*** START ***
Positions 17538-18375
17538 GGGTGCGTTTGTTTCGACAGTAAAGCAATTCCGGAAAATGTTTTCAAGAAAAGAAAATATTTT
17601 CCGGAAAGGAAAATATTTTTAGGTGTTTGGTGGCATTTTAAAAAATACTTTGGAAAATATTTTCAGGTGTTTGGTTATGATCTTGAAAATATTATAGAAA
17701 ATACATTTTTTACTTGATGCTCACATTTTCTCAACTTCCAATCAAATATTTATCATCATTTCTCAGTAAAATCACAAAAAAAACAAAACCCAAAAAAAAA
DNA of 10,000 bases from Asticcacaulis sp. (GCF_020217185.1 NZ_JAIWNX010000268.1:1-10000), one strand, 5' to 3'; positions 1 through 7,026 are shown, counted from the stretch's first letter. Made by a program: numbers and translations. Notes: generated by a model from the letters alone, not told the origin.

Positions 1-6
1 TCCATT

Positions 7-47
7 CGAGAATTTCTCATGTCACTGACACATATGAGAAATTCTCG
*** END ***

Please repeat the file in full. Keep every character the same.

Positions 17538-18375
17538 GGGTGCGTTTGTTTCGACAGTAAAGCAATTCCGGAAAATGTTTTCAAGAAAAGAAAATATTTT
17601 CCGGAAAGGAAAATATTTTTAGGTGTTTGGTGGCATTTTAAAAAATACTTTGGAAAATATTTTCAGGTGTTTGGTTATGATCTTGAAAATATTATAGAAA
17701 ATACATTTTTTACTTGATGCTCACATTTTCTCAACTTCCAATCAAATATTTATCATCATTTCTCAGTAAAATCACAAAAAAAACAAAACCCAAAAAAAAA
DNA of 10,000 bases from Asticcacaulis sp. (GCF_020217185.1 NZ_JAIWNX010000268.1:1-10000), one strand, 5' to 3'; positions 1 through 7,026 are shown, counted from the stretch's first letter. Made by a program: numbers and translations. Notes: generated by a model from the letters alone, not told the origin.

Positions 1-6
1 TCCATT

Positions 7-47
7 CGAGAATTTCTCATGTCACTGACACATATGAGAAATTCTCG